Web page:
Last week’s mining disaster in Turkey represented more than simply an industrial accident, but raised very real human rights concerns. The government’s response in the last week, however, have only heightened these concerns.
The mining disaster in Soma, a small town in Western Turkey, is, by any standards, a shocking tragedy. Amnesty International, in a statement issued today, makes clear, however, that this tragedy could have been averted.
Although the total number killed is unlikely to be determined for some time, at least two hundred are confirmed dead already.
Today is the one-year anniversary of the collapse of the Rana Plaza garment factory building in Bangladesh, which left more than 1,100 workers dead and many more injured. The disaster has become the most shocking recent example of business-related human rights abuse, and the images of dead workers in the debris of the collapsed factory have become powerful symbols of the pursuit of profit at the expense of people.
The Rana Plaza building housed numerous garment factories supplying international clothing companies. Over the past year, there have been various initiatives to provide compensation to the victims, involving government, global brands, and the International Labor Organization (ILO). However, these efforts have so far proved insufficient, and survivors continue to suffer and struggle to support themselves and their families.
EDITOR’S NOTE: On Wednesday, Amnesty International will release its 2014 global Death Penalty report. Some believe that using the death penalty is fine as long as the public supports it. But history is littered with human rights violations that were supported by the majority, but were subsequently looked upon with horror, such as slavery, racial segregation and lynching. Here, independent filmmaker and Amnesty India Campaigner Kadambari Gladding, discusses turning the tide of public option in India, where public option increasingly favors the death penalty.
“A murder for murder cannot be justice,” Mani told me as we walked down the corridor of the school he went to with his friend Simon some four decades ago. Mani still lives in the same village, while Simon has been on death row for nearly 10 years. Mani is a quiet person, but some things – like the death penalty – move him to rare, long conversations.
What would you say if I told you that living without a source of drinking water near home is a major risk for sexual and reproductive health?
Collecting water is nearly always a woman’s task. Estimates are that women spend around 40 billion hours a year walking for water. For nearly 800 million people, this is a reality.
The Syrian uprising started three years ago this week, sparked by the image of some 300 school children in Deraa being dragged to one of Syria’s dark prisons for the “crime” of writing graffiti calling for freedom.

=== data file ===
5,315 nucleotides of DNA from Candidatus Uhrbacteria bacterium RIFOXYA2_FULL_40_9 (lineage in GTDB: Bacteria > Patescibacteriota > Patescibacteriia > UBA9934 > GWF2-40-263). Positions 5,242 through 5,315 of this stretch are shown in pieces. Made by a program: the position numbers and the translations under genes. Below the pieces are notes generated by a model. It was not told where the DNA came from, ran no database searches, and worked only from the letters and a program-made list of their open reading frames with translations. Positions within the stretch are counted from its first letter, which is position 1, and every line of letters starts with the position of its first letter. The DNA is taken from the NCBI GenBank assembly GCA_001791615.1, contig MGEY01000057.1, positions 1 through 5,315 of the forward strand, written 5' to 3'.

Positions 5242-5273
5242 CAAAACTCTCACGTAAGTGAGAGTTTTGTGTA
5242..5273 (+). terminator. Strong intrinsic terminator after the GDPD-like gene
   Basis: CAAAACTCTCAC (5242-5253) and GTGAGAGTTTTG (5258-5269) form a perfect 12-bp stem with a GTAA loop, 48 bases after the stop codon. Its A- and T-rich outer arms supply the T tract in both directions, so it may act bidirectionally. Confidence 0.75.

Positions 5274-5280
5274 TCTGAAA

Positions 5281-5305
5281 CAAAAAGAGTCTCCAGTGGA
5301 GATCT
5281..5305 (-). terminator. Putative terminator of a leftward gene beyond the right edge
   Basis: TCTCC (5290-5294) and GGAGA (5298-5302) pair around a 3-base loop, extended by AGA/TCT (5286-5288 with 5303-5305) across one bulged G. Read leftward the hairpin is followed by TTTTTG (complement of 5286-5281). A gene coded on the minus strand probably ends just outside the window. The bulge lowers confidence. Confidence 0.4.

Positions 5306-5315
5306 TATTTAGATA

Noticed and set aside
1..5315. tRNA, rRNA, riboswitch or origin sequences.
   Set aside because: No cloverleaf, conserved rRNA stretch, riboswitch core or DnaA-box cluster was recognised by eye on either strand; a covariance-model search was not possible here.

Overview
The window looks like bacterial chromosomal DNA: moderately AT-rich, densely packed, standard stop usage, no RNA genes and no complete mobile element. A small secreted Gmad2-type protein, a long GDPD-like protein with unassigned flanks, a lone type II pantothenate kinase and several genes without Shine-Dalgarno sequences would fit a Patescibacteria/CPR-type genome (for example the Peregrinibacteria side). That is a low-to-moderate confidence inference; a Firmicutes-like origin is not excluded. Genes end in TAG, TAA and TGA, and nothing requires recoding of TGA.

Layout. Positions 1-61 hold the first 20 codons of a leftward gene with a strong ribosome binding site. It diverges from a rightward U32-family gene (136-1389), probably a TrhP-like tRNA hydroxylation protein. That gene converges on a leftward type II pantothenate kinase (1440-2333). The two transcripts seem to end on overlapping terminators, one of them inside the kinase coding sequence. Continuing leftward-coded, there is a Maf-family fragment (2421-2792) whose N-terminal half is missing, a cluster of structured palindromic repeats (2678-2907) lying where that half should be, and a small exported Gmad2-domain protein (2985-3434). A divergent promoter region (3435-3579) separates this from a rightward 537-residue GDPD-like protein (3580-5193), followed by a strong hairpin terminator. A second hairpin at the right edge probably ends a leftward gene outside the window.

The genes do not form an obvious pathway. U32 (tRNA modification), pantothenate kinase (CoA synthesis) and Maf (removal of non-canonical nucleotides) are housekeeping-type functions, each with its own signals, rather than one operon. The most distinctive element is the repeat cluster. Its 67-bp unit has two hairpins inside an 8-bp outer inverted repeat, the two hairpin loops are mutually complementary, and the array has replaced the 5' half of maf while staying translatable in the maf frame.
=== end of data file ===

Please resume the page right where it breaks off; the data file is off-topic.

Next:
The uprising hasn’t turned out as the people hoped. Three years later, starving people are braving government sniper fire to forage for leaves and berries to feed their families.
A new report from Amnesty International released Monday tells how an uprising that began with the detention of children has become one where starvation is being used as a weapon of war.
By Rebecca Landy, Women’s Human Rights Coordination Group
Saturday, March 8 is International Women’s Day – a day marking global recognition of women’s rights. International Women’s Day (IWD) was first celebrated in 1911 in Austria, Denmark, Germany, and Switzerland as a day of demanding women’s rights to work, hold office, and vote. It wasn’t until 1975 that it was given official U.N. recognition. Every year, the U.N. designates a theme for the day.
For 2014, the year’s theme is: Equality for Women is Progress for All.
NOTE: This blog has been updated due to changing circumstances on the ground.
By James Mutti, India Country Specialist, Amnesty International USA
The riots that killed over 50 people and engulfed the northern Indian district of Muzaffarnagar in August and September of 2013 have been over for months.
But for tens of thousands of mostly Muslim refugees forced from their homes in the violence, the injustice continues today. Those guilty of murder, rape, arson and other violent crimes continue to walk free, and dozens of young children have frozen to death in squalid, make-shift refugee camps.
By Joe Westby, Corporate Campaigner at Amnesty International Online
This week marked the 29th anniversary of one of the world’s worst-ever industrial disasters: the infamous gas leak from a Union Carbide plant in Bhopal, India that, on the night of December 2-3, 1984, killed thousands. Many more have been left to suffer since then, given the abject failure by both the Indian government and the companies involved to provide survivors and their families with an adequate remedy and justice.
I had no time to myself – I worked long hours from 5 a.m. to 11 p.m. with no rest day. My employers didn’t allow me to leave the house without someone accompanying me. When it was bed time, I had to wait for everyone to sleep because I slept in the family bathroom.
This 30-year-old woman from Tulungagung told Amnesty International her story in 2012.
In an extensive new report, filled with heartbreaking testimony about exploitative recruitment, physical and sexual violence, lack of food, excessive hours and restrictions on religious practices, Amnesty International examines the experiences of Indonesian domestic migrant workers trafficked to Hong Kong.